2) our introductory tour should contain the information required for the Latin speakers to understand how they should prevent being forced to write in English where they can't or don't want. Also, they should be required to understand basics of English (like the English part of the tour) - sentences without too many words of Germanic origin can be understood by anyone fluent in Latin and really trying.

3) we should make an all-Latin chat room (here "Sola Latina" seems appropriate)

4) some of us, who are fluent in Latin enough, should watch the sandbox tag, communicate with the newcomers asking questions in it, adding English summaries, teaching using the SE net in the Latin chat room, pointing to questions outside the sandbox which the Latin-writing experts could answer (someone else will immediately add English translation) etc. These translators or welcomes should have a semi-official status and their role should have some nice Latin name.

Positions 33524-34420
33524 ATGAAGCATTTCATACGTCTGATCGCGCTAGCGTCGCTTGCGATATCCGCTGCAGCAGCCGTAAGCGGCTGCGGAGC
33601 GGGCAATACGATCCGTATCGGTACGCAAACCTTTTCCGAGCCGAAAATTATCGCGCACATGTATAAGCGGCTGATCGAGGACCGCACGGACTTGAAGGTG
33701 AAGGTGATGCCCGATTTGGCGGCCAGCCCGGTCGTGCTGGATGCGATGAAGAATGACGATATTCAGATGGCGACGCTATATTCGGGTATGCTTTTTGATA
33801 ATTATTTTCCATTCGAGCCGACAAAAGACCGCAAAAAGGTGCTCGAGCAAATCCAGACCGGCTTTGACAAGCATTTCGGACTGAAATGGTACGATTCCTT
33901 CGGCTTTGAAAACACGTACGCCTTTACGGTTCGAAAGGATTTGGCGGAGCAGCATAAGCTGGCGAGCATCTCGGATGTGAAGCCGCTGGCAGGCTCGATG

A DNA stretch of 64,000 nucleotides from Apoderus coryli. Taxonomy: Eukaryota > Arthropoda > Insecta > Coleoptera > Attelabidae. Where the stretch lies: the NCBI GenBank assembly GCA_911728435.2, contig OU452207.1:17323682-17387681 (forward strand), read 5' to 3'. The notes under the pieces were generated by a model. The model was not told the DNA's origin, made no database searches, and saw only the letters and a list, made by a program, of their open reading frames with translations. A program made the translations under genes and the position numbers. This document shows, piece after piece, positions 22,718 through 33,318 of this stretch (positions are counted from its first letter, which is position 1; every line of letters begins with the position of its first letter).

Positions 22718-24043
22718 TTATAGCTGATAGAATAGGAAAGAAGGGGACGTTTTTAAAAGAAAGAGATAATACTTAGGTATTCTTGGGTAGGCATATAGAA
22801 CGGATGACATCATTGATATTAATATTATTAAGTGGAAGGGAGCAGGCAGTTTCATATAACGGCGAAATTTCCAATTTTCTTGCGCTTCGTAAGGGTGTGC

The weak point is the danger that the sandbox would be a site in site disconnected from the rest. This can be mitigated by English summaries (so that others could learn from these questions) and encouraging the "Romans" to read other posts as well, perhaps asking the translators to add a Latin summary where they didn't understand well. Hopefully most of them will become able to participate in the rest of the site to some extent. And off course, others can ask questions in the sandbox just to practice communication in Latin.

About timing, we should encourage inviting Latin speakers regardless of their English level once we have enough translators. My guess is that 5 translators to 1 "Roman" should be enough to handle this easily.

Note that I don't volunteer as a translator now, but I might join this group once I learn Latin better.